No direction home? Dylan tries Crouch End
Sunday 15 August 1993
A trickle of mildly glamorous media types who have recently made their homes in the suburb, perched near fashionable Highgate and Hampstead, include the disc jockey Andy Kershaw, the writer and director Anthony Minghella (Truly, Madly, Deeply), the television writer Laurence Marks (The New Statesman, Birds of a Feather), and Kara Noble, of Capital Radio's Chris Tarrant Show.
But now a name to eclipse them all is on the scene - Bob Dylan has been house- hunting in Crouch End.
The free-wheeling doyen of folk-rock, who already owns homes in California and New York, viewed a semi-detached house priced at around pounds 310,000 two weeks ago. Sandra Parker, who owns it with her husband, Stephen, answered the door to a tall man and a woman. 'Behind them was a little guy,' she said. 'I was a bit annoyed because they were an hour early and I told them to wait so I could get the dog out. When I realised who the little one was, I was speechless.'
The home has a large, secluded back garden, with a patio and a sloping lawn, one of the features which the estate agents say attracted Dylan.
Dylan, now 52, got to know Crouch End - the prosaic name is said to come from the Latin crux, a cross or crossroads, plus 'End', as it is at the eastern end of a valley - because Dave Stewart, formerly of the Eurythmics, lives there and owns a recording studio, The Church, just down the road. Dylan worked on an album there.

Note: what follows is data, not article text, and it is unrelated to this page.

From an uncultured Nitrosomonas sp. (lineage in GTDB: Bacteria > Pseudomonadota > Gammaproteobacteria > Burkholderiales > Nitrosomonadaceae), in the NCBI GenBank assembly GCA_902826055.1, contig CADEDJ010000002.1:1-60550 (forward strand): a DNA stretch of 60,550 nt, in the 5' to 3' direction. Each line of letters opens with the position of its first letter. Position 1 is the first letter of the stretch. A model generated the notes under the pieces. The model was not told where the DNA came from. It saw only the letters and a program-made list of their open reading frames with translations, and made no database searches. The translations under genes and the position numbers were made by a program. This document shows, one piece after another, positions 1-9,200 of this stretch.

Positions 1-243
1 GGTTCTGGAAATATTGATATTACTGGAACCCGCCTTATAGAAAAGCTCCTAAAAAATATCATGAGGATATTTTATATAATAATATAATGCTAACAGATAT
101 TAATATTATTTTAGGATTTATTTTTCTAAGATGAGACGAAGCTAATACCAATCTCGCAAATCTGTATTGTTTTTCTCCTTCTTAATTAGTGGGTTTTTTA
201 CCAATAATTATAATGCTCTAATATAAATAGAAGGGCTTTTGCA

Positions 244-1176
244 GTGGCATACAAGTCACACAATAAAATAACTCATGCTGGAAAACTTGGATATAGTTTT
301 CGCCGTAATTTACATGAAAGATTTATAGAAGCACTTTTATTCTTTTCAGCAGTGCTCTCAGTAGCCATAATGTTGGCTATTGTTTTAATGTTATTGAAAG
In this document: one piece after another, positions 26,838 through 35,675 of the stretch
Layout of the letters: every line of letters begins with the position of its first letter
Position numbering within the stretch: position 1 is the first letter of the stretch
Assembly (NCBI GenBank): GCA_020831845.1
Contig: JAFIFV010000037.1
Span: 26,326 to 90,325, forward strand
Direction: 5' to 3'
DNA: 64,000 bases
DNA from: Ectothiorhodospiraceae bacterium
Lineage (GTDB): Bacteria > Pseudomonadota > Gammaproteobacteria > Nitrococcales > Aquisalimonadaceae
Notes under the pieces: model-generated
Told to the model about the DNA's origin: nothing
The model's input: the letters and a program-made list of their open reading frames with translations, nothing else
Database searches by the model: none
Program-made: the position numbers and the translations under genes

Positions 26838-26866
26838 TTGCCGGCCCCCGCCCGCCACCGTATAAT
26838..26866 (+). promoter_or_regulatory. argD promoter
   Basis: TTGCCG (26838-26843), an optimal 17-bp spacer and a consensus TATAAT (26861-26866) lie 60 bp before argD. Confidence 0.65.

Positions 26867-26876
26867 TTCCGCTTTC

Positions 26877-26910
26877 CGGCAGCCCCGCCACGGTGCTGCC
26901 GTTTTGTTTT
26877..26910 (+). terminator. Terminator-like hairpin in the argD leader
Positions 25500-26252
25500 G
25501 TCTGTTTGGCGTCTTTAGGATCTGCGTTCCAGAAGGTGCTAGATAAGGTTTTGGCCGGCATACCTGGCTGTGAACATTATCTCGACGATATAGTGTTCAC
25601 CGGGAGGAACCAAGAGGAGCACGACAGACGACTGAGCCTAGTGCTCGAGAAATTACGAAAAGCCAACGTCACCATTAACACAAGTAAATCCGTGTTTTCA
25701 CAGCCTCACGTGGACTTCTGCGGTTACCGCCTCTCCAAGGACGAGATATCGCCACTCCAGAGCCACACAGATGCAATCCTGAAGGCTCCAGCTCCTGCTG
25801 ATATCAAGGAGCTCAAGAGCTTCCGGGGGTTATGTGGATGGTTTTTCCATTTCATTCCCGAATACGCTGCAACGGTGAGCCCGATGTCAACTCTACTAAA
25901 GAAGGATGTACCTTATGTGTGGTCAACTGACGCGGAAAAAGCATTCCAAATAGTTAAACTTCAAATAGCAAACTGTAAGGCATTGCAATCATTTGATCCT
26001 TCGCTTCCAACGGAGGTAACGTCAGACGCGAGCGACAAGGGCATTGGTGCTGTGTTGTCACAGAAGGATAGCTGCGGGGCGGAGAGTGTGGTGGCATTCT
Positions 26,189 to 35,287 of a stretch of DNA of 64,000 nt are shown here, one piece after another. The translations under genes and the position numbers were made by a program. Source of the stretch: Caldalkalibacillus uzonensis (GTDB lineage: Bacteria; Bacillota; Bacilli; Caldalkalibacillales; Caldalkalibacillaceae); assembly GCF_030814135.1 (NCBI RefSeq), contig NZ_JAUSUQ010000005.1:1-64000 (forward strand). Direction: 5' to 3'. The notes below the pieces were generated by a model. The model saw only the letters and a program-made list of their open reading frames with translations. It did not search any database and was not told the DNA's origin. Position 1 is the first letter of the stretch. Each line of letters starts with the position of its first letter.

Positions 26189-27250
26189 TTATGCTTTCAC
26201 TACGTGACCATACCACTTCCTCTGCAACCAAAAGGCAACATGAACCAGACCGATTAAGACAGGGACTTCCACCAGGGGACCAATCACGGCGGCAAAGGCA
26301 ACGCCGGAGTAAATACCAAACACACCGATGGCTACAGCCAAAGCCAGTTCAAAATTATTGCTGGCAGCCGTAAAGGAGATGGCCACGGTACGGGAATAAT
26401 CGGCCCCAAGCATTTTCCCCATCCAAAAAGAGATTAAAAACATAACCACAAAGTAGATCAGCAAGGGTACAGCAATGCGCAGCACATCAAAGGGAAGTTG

Dylan is also a regular at Shamrats, one of many local Indian restaurants (the district is reputed to have more than the whole of Austria). 'He was in here two weeks ago,' said the owner, Faruque Ali. 'I recognised him from the telly, but I'm more of a Beatles fan myself.'
Restaurants are an important reason for Crouch End's blossoming reputation: new ones include two of the most highly rated in London: Banners (Cajun/Mexican mixture, lots of wood, live Irish music, a fax machine, weird breakfasts, and couples who bring their babies) and Florians (traditional Italian, more than 60 types of grappa and, above all, no pizza).
In the Seventies, Crouch End was a popular retirement area for elderly London gangsters. It is still 'undiscovered', its humble roots evident. The only supermarket is the downmarket Budgens; nearby is a large Woolworth's. But upmarket giftshops sell iron candlesticks and 'home-made' cards and an organic hairdresser's is well established.
However, Dylan's possible arrival was not being viewed with unmitigated joy last week. Nick Jones, of Rock Around the Clock, a guitar shop which ranks among its customers another celebrated Bob - Geldof - commented: 'This is a great area for music, but Bob Dylan's past it. He used to be good, but he's rubbish now.'
Mr Jones need not worry and Crouch End residents should not count on property values soaring just yet. The estate agent says Dylan has not yet made an offer to buy the house.
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